MG AGE-1 Gundam Test Type Custom

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My third real custom painted kit – the former two being the MG AGE-2 SP Colors and the MG Banshee (the latter of which, as of this writing, does not yet have a review).

I’ve always been weary of custom paint jobs – for the paint fumes, long exhausting process, screwed up kits and pieces, terrible paints, dust, terrible finishes, etc. The list goes on. But recently I’ve conquered my fears enough to move forward and hopefully take my modeling skills to the next level.

I’ve wanted to paint my MG AGE-1 like this ever since I had finished my MG AGE-2. It seemed unfitting to have a custom painted AGE-2 and a straight-built AGE-1, so I decided to make this one contrast its predecessor with a darker color scheme.

AGE-1 Test Colors

Whilst I was looking around for a suitable color scheme for the AGE-1, I stumbled across images of its 1/48 Mega Size model. There were scans online of an officially painted “Real Type Colors” version of the kit, which sported gray and black as its primary color scheme and an entirely white head. It was based heavily off of the RX-78-2’s Real Type Colors incarnation.

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This was the original idea, but upon further browsing online, I saw several custom painted AGE-1’s in the RX-78-1 Test Type Colors. (Special mentions go to Youtube reviewer Prime92’s custom AGE-1 and Gunjap’s model as inspiration)

The Test Type had a more uniform color palette, and while it looked similar to the Real Type Colors, the changes were subtle but noteworthy. Therefore the idea evolved, and here we are.

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I didn’t conform entirely to the RX-78-1 colors, as Prime92 did. (I did like her idea of the black parts on the beam rifle though, which I implemented. I usually don’t color weapons in the least, but seeing it on her kit, it looked to damn good.)

It was rather tough trying to figure out an even color break-up on the suit. While I based it off an existing color palette, I changed some things around. The all-gray head of the original Test Type colors looked out of place for me, so I added some black in there to break it up. In addition, I felt like the limbs didn’t have enough red on them. The AGE-1’s infamous kneecap pieces and elbows seemed like a prime place to throw that on.

The painting process was a difficult, if not very long, journey. I’ll break down some highlights below…

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The color palette. I’m not experienced or rich enough to afford a nice airbrush for my paint jobs, so I make do with your average spray cans. Most of these paints are very affordable, the black and gray being 97¢ a pop. (You can find everything I used above at your local Wal-Mart, by the way).

I’ll say this now – the Krylon Low Odor Clear Finishes do not work well. In fact they’re terrible. The whole reason my AGE-1 has a nasty crinkly crackly finish on the black painted areas is because of that blasted matte spray.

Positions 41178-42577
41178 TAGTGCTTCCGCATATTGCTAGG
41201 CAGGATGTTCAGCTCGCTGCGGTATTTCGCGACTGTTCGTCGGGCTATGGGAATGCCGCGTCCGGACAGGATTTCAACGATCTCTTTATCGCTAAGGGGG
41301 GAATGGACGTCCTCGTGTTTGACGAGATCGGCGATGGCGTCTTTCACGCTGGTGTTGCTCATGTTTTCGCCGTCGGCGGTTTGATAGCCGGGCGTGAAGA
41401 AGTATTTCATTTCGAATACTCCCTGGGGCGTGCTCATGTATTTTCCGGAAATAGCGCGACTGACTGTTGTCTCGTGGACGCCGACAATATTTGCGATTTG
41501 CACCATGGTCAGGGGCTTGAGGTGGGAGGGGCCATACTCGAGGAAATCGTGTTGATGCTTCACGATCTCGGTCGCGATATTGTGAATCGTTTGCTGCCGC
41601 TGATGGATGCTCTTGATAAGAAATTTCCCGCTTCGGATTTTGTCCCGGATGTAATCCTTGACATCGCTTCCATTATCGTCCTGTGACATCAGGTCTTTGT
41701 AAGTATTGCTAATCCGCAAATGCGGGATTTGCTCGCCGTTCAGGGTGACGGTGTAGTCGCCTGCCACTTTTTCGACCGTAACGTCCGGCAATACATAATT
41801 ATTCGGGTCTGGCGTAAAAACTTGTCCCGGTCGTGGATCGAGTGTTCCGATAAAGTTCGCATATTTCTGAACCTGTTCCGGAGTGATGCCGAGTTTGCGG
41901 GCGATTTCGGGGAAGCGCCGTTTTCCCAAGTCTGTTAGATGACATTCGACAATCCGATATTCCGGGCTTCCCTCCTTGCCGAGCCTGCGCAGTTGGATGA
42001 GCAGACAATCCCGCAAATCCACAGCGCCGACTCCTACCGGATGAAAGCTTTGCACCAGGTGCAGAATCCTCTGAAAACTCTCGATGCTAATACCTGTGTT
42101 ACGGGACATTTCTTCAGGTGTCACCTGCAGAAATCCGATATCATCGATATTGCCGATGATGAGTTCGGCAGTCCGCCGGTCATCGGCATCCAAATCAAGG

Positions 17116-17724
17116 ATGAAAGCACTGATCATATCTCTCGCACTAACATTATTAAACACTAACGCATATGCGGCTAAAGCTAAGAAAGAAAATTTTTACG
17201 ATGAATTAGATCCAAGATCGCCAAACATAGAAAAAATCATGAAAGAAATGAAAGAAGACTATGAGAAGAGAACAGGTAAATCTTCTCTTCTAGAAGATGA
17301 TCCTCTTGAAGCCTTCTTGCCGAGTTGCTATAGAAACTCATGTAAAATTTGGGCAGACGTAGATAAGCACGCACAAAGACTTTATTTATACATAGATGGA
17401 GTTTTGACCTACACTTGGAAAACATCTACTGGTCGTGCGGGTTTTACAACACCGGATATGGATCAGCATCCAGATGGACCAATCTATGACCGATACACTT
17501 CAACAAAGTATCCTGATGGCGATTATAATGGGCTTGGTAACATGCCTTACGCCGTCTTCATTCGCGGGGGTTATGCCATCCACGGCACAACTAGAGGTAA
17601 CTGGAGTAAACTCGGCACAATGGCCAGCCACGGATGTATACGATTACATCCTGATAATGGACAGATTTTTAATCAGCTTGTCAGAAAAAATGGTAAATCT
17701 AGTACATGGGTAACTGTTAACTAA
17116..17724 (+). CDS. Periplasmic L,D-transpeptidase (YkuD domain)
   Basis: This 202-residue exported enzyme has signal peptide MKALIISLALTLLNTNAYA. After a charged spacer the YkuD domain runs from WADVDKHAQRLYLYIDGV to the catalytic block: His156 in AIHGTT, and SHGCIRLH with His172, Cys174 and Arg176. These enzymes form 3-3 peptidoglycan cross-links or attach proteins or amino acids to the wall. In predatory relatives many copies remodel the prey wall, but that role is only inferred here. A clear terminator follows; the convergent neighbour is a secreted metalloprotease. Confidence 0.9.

Basically what happened is this: I spray a first coat of black on all the pieces, then the matte finish. This should be the end of it, but the matte finish comes out spotted and dries crinkly, giving it a pebble/cobblestone texture. Not the smooth finish I envisioned. Therefore I covered it with another coat of black followed by a final coat of that Krylon Fusion for Plastic Clear coat shown above.

Unfortunately the added two coats didn’t cover up the texture of the initial matte coat completely, so it still looks rather unsightly. I couldn’t be bothered to go back to sand, clean, and refurbish all the black pieces after the ugly matte coat; opted to just try to cover it all up instead.

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The Krylon Fusion for Plastic Clear gives a nice, fairly smooth semi-gloss clear coat though. All the gray pieces are sprayed with a gray base coat and covered with the semi-gloss coat, which turned out extraordinarily well. It’s now become my go-to spray for semi-gloss and shiny finishes.

The black and gray sprays worked like a charm – absolutely beautiful matte color finishes, you can’t go wrong with them. The Krylon Fusion for Plastic brand also isn’t too bad – used that for the red.

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I should also note that the upper abdominal piece, which was originally red and spray painted gray, still has a bit of a red tinge to it thanks to the plastic bleeding through. Not sure if shows up in the photos, but I hope it doesn’t.

This was the same problem I encountered whilst working on the AGE-2; red and yellow pieces somehow manage to bleed through multiple layers of paint. I’ve never seen any problems with blue, white, and just about any other color. I sprayed the red, yellow, and inner-frame gray pieces of this kit with a silver spray first to act as a primer, then threw on the gray.

The yellow pieces all took to this treatment well – they came out solid gray. But somehow that one red abdominal piece is still showing some red hue despite two coats of base silver and three coats of gray. How plastic colors even bleed through paint I don’t even know and still have yet to figure out.